2 cups chicken broth or chicken bouillon
1 chicken breast, cut into small cubes
1/2 tsp. cumin
2 carrots, chopped very fine
1/2 cup corn (frozen or canned)
1-28 oz. can crushed tomatoes
1/2 cup chopped cilantro
1 tbl. maple syrup or brown sugar
dash of cayenne pepper
3 tbls. cornstarch dissolved in small amount of water

Saute the garlic and onion in butter, add chicken broth to the pot.  Add chicken cubes, cumin, chopped carrots and corn and simmer for 5 minutes or so until the carrots are soft.  

Add crushed tomatoes, maple syrup (or brown sugar), cilantro, and dash of cayenne.  Simmer for another 10 minutes.  Then mix the cornstarch and water together until dissolved and add to the pot, turn up the heat and stir until the broth is thick. 

Serve with grated cheddar cheese and tortilla strips. 
Serves 4

If you’re inclined to try it yourself, I’d love to hear about it!  Enjoy!

Connie Archer is the author of A Spoonful of Murder (, A Broth of Betrayal ( and just released, A Roux of Revenge ( 

When a band of travelers arrives in the village of Snowflake, Vermont and a dead stranger is found by the side of the road, the past returns with a vengeance.  Long kept secrets will be revealed, lost loves will be found and the lives of many in the village will be irrevocably altered. 

You can visit Connie at
Twitter:  @SnowflakeVT

Sunday, April 7, 2013

Welcome our guest, Connie Archer

Please welcome our guest author 
Connie Archer! 

Connie is the national bestselling author of A Spoonful of Murder, the first in the soup lover’s mystery series from Berkley Prime Crime.  A Broth of Betrayal was just released on April 2, 2013.  Connie was born and raised in New England.  She now lives with her family on the other coast. Visit her website and blog at 
Twitter:  @snowflakeVT

 * * *
Thanks so much to the authors of Mystery Lover’s Kitchen for inviting me to their blog.  I’m thrilled to be a contributor, but I have a confession to make.  When I was a young newlywed, I was completely hopeless in the kitchen.  For one thing, my mother, for all her virtues, had no interest in the domestic arts.  In her defense, it was an era of prepackaged frozen vegetables that one dipped into boiling water to heat.  To make matters worse, my Dad believed in eating only unadulterated beef – roasts, steaks, hamburgers, sans breadcrumbs or any additives that might lighten up all that mammal flesh.  On my own as a college student, I ate anything and everything that was quick, cheap, instant and preferably free.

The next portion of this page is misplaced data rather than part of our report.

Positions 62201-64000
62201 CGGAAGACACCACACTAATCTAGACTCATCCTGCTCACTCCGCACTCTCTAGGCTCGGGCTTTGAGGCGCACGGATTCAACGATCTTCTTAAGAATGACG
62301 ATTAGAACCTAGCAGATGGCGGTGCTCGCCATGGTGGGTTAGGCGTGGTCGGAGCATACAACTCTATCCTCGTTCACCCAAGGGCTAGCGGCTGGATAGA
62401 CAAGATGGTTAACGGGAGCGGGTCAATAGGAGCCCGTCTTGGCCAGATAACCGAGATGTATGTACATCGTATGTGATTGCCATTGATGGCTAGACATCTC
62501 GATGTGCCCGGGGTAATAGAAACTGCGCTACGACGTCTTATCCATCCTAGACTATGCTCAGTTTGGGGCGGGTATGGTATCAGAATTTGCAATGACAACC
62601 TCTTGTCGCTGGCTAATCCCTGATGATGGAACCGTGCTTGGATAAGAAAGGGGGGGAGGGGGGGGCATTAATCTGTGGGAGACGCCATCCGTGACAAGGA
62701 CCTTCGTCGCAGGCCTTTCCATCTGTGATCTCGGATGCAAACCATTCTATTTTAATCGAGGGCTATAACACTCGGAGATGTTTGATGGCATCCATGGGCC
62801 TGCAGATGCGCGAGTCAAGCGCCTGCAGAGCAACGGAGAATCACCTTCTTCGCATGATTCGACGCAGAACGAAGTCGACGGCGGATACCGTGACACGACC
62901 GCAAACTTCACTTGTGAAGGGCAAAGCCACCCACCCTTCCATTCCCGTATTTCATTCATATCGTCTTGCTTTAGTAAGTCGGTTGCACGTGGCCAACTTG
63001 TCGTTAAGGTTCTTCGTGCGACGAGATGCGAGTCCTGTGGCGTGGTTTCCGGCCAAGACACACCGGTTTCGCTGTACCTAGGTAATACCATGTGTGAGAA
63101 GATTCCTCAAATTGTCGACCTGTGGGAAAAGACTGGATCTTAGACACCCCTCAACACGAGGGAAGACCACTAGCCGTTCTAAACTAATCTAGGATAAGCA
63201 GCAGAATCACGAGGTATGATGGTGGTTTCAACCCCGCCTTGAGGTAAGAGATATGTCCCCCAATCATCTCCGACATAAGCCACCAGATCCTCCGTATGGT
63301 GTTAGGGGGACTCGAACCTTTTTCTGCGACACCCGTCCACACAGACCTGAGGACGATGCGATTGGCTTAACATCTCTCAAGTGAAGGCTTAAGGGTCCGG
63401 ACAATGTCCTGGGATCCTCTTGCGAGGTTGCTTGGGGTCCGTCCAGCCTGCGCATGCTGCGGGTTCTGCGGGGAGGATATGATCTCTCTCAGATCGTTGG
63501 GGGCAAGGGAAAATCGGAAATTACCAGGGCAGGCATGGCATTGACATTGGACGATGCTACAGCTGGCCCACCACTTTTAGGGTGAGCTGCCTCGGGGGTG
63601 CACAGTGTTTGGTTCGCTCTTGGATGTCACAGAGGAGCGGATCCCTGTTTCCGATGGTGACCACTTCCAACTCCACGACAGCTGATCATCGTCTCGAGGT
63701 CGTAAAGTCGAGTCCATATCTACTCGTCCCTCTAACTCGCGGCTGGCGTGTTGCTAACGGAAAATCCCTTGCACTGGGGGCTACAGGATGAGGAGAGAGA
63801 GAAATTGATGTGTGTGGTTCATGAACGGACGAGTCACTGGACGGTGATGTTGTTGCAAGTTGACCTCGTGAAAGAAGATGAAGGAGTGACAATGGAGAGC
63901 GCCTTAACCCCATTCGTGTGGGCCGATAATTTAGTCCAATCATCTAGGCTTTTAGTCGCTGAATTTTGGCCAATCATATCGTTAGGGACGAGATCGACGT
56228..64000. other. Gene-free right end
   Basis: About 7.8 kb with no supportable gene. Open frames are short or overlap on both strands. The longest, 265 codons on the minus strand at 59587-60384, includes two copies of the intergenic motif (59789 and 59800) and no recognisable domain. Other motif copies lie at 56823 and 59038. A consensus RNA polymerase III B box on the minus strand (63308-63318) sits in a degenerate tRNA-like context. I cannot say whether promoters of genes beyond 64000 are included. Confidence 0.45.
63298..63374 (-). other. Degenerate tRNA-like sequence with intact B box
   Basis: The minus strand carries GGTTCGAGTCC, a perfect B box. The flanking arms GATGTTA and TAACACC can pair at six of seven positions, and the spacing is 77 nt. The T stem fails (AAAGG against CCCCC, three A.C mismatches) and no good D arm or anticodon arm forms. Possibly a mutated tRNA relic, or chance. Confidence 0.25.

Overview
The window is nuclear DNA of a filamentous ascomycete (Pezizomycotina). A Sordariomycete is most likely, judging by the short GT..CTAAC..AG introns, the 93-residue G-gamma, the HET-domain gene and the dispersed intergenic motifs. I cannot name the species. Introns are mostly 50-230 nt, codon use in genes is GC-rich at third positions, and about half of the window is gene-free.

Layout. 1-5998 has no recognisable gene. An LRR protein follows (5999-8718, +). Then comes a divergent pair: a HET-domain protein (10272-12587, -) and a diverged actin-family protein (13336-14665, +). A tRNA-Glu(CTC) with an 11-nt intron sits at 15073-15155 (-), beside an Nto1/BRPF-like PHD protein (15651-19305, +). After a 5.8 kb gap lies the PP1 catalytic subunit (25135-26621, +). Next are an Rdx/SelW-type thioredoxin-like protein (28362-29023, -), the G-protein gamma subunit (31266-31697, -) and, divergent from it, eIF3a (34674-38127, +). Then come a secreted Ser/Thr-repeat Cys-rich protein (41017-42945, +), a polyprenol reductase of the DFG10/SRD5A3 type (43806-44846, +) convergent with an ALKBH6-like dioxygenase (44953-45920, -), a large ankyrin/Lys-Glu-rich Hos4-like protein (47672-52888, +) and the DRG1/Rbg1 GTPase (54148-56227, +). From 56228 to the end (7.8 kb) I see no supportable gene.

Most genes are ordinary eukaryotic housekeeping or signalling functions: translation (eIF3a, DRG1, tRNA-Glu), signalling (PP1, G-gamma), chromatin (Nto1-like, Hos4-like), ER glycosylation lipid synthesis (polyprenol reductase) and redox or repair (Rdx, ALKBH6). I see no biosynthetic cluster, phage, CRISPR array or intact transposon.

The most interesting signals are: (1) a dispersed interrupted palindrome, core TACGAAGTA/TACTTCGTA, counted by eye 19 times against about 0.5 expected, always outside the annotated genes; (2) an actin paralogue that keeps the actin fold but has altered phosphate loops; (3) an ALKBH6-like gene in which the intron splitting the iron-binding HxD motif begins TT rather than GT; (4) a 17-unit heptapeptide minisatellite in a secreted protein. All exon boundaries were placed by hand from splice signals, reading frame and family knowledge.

When I say I was hopeless, I’m not exaggerating.  I hadn’t a clue what uncooked spinach looked like and if the supermarket hadn’t placed its signs just so, I was lost.  I knew spinach was dark green and mushy, but I could just as easily have purchased parsley by mistake.  Besides, raw spinach looks nothing like the stuff in those plastic pouches.  I was flummoxed by parsnips and leeks.  What the heck are those things?  I’ve never seen them before!

So when I found myself at home all day with an infant, I figured it was high time to give cooking a try.  After all, somebody in the family had to do it.  I bought a cookbook and summoning my courage, embarked on my first attempt -- beef stew.  Sounds simple, right?  Not for me.  When the list of ingredients called for a bay leaf (What in heaven’s name is a bay leaf?) and Worcestershire sauce, believe me, I needed help. 

As the years went by, I can humbly say, I eventually became a fairly decent cook, but even so, the concept of soup still eluded me.  I was sure making soup had to be the most difficult and esoteric accomplishment.  Then somewhere along the way, maybe by reading that cookbook (hello!), it finally dawned on me that nothing could be simpler – as simple in fact as chopping up whatever might be in the vegetable drawer and adding broth or meat and spices.  I was off and running.  From that point on, I couldn’t stop.  Each concoction produced a new and unique bowl that I tested (ad nauseum) on my family.  Now, of course, I love making soups and inventing new recipes. 

Then, through a series of twists and turns, I found myself writing a mystery series about a soup shop with an expert and creative chef to whom I could attribute some of my more successful experiments.  When I told one of my daughters about the series, she said, “Mom, that is so perfect!  You are the soup lady.” 

In deference to the season, not to mention the flu season, here’s one of my favorites -- a simple soup, but loaded with vitamin C and guaranteed to alleviate, if not cure, cold and flu symptoms. 

Tomato Basil Soup

1 tbl. vegetable oil
½ onion, chopped
1 clove garlic, crushed
1 ½ to 2 pounds ripe tomatoes
3 cups chicken broth or chicken bouillon
1 tbl. brown sugar
fresh basil (10-12 leaves)
1 tbl. grated orange peel
Salt and pepper to taste

In a large pot, saute the onion and garlic in vegetable oil for a few minutes until softened. 

Chop the tomatoes into small pieces and add to the pot with the chicken broth. 

Add the orange zest and brown sugar.  Stir and simmer the mixture for 20 minutes until the ingredients are cooked.  Puree the mixture with a wand or in a blender.  Add 10 to 12 freshly torn basil leaves to the pot.  Simmer a few more minutes, add salt and freshly ground pepper to taste, and garnish each bowl with a fresh basil leaf.

Serves 4.